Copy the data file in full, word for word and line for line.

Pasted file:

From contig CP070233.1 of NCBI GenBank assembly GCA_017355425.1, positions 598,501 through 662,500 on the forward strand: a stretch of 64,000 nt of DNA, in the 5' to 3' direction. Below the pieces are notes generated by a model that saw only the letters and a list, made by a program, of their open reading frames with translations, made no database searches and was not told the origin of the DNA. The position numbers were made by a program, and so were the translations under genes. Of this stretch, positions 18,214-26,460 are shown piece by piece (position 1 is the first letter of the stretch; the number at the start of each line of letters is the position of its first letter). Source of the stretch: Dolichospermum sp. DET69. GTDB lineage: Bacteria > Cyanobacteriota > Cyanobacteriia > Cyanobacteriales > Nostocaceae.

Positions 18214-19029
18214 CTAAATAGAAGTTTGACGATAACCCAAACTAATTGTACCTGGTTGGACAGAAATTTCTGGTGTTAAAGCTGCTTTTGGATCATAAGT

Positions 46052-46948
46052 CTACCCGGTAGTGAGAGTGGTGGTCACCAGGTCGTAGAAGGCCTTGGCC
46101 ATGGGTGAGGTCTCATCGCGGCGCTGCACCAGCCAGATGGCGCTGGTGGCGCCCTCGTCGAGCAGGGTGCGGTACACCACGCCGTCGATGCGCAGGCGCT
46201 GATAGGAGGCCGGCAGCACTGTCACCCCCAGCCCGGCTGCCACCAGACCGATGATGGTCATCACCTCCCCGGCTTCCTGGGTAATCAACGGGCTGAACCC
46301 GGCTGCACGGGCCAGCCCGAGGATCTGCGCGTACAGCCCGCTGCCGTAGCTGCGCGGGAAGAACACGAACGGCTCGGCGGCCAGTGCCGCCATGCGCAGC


From contig CP070233.1 of NCBI GenBank assembly GCA_017355425.1, positions 598,501 through 662,500 on the forward strand: a stretch of 64,000 nt of DNA, in the 5' to 3' direction. Below the pieces are notes generated by a model that saw only the letters and a list, made by a program, of their open reading frames with translations, made no database searches and was not told the origin of the DNA. The position numbers were made by a program, and so were the translations under genes. Of this stretch, positions 18,214-26,460 are shown piece by piece (position 1 is the first letter of the stretch; the number at the start of each line of letters is the position of its first letter). Source of the stretch: Dolichospermum sp. DET69. GTDB lineage: Bacteria > Cyanobacteriota > Cyanobacteriia > Cyanobacteriales > Nostocaceae.

Positions 18214-19029
18214 CTAAATAGAAGTTTGACGATAACCCAAACTAATTGTACCTGGTTGGACAGAAATTTCTGGTGTTAAAGCTGCTTTTGGATCATAAGT

Positions 46052-46948
46052 CTACCCGGTAGTGAGAGTGGTGGTCACCAGGTCGTAGAAGGCCTTGGCC
46101 ATGGGTGAGGTCTCATCGCGGCGCTGCACCAGCCAGATGGCGCTGGTGGCGCCCTCGTCGAGCAGGGTGCGGTACACCACGCCGTCGATGCGCAGGCGCT
46201 GATAGGAGGCCGGCAGCACTGTCACCCCCAGCCCGGCTGCCACCAGACCGATGATGGTCATCACCTCCCCGGCTTCCTGGGTAATCAACGGGCTGAACCC
46301 GGCTGCACGGGCCAGCCCGAGGATCTGCGCGTACAGCCCGCTGCCGTAGCTGCGCGGGAAGAACACGAACGGCTCGGCGGCCAGTGCCGCCATGCGCAGC